EU Seeks to Step Up Response to Subprime Fallout
The world's financial market system remains fragile and the European Union should regulate if the private sector fails to make changes quickly enough, a draft report for next week's meeting of EU finance ministers said.
The report by the EU's Council of Finance Ministers, obtained by Reuters, said many banks had improved transparency on their multi-billion dollar exposures to products hit by the credit crisis. But uncertainty remained about the scale and distribution of further losses overall.
"At the same time, indications of contagion have started to appear in other credit markets," the report said.
Policymakers are concerned that banks are still unveiling huge writedowns on complex structured products linked to defaulted subprime U.S. mortgages.
In light of developments in the final quarter of 2007, "further and possibly larger mark-to-market valuation losses on securities can be expected," the report said.
Defaults on risky U.S. mortgages began unnerving markets last August, turning into a full-blown credit squeeze. However, a full picture of the fallout has yet to emerge, partly due to the lack of readily available data on exposures.
Ministers will develop an early warning system at EU and global levels so that the financial system is more resilient, the report said.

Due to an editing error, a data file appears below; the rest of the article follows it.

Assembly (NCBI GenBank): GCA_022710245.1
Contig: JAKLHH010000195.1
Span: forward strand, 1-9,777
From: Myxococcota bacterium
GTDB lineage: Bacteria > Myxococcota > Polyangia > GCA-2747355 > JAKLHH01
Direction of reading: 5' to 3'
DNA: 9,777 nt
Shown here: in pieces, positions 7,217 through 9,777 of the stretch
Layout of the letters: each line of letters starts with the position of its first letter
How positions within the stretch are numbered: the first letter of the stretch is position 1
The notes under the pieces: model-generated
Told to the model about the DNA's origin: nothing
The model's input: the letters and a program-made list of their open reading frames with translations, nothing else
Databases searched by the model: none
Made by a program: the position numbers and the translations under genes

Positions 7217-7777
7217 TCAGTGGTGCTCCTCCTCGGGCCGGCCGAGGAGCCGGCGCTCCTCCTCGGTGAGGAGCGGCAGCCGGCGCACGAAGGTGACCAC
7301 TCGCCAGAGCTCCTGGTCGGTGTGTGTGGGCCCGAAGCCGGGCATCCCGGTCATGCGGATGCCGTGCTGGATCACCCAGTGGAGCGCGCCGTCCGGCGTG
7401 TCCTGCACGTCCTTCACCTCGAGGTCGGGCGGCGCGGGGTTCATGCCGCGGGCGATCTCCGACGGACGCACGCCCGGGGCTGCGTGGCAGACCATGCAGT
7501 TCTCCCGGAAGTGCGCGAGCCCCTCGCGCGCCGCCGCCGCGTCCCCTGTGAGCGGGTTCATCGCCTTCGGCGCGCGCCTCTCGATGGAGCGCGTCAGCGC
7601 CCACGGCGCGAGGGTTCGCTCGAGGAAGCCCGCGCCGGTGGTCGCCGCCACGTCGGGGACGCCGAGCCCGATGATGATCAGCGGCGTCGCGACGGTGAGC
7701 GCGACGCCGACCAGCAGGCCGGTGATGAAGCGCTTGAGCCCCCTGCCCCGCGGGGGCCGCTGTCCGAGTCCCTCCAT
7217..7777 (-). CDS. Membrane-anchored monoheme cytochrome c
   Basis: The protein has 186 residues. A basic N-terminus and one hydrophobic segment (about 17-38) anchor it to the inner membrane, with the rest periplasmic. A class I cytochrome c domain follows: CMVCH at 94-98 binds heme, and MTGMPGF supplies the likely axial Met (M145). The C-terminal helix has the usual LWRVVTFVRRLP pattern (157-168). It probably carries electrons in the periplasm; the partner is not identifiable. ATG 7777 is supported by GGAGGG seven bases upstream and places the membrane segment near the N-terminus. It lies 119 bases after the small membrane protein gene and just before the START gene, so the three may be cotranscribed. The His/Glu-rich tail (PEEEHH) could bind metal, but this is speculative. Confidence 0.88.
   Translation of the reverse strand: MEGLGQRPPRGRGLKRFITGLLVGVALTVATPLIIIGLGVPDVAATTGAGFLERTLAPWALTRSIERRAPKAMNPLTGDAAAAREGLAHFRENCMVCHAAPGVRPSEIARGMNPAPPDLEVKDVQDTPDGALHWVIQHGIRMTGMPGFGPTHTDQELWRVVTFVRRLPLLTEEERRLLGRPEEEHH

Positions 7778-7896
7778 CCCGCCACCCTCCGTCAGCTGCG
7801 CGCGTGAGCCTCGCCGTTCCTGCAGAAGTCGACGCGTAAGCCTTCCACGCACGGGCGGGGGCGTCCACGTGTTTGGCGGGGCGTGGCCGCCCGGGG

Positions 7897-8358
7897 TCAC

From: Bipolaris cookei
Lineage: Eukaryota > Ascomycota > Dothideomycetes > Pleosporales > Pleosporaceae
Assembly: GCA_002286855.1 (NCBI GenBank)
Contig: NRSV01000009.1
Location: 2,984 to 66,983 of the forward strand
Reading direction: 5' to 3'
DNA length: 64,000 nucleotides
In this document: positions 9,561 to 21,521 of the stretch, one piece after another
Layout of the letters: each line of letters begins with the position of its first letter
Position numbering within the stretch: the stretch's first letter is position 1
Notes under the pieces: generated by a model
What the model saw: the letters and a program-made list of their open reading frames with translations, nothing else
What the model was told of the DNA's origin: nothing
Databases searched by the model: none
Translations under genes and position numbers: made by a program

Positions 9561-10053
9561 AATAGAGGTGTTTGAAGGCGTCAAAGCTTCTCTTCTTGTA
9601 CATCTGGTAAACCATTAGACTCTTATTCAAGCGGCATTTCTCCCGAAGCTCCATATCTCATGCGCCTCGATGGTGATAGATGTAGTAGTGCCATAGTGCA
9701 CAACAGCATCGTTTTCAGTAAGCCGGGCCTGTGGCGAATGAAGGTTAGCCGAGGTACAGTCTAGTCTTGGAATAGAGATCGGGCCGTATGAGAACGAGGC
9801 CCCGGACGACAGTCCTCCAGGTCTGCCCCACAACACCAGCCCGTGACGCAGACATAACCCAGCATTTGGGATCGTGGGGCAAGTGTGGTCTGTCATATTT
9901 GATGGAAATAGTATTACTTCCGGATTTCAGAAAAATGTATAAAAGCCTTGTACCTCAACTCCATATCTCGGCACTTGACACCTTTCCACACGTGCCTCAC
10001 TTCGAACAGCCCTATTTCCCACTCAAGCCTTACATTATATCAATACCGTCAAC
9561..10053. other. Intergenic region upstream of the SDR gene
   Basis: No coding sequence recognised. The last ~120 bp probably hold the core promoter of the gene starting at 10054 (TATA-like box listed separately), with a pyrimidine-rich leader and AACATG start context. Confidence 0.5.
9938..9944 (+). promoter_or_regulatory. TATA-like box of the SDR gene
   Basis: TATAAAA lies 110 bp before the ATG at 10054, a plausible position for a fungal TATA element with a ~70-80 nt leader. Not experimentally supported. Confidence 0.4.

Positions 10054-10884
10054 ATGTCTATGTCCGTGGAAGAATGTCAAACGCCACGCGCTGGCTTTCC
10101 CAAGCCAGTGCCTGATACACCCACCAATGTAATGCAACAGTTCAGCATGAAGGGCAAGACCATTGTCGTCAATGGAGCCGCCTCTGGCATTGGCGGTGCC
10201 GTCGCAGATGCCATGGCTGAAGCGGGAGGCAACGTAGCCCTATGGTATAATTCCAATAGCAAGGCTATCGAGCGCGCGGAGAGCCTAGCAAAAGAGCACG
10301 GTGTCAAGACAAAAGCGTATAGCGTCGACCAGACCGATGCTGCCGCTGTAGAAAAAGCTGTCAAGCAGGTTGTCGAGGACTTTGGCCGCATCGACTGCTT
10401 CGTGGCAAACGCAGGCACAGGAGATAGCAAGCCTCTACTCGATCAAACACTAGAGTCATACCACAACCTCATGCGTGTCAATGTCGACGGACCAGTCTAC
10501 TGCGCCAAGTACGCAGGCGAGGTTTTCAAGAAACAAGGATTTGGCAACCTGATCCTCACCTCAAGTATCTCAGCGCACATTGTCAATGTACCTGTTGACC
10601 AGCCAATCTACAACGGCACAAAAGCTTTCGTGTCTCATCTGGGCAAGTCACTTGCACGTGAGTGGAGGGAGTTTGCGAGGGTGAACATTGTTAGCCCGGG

"Particular priority by the EU should be given to improving international crisis prevention and management, including strengthening the role of the International Monetary Fund in overseeing macro-financial stability," the report said.
The European Commission was seeking to boost market liquidity by proposing to extend the scope of EU rules on collateral to include credit claims, the report said.
Credit ratings agencies, criticized for being too slow to warn investors on the risks of structured products, were told to alter their business practices quickly.
"While preferring market-led solutions, if market participants prove unable or unwilling to rapidly address these issues the EU stands ready to consider regulatory alternatives," the report said.
Banks and brokers using off-exchange debt markets will be urged to standardize products to some degree, the report said.
The report said a survey by national banking watchdogs in the EU showed that transparency in respect of structured products and vehicles "is not fully satisfactory."
The EU, the IMF and the G7 have agreed a "roadmap" to review many aspects of regulation to see what changes may be needed in light of what has become known as the subprime crisis.
The report said many years of good profitability had left most of the bloc's banks in a strong position to deal with the current shocks that show no sign of abating.
"At this point, it seems that we are facing a prolonged adjustment and that the risk of a spillover to the real economy is more likely to materialize," the report said.
The report is an update from EU finance ministers for a meeting next month of EU leaders, who will be asked to give a preliminary nod to regulatory changes if initiatives by banks are inadequate.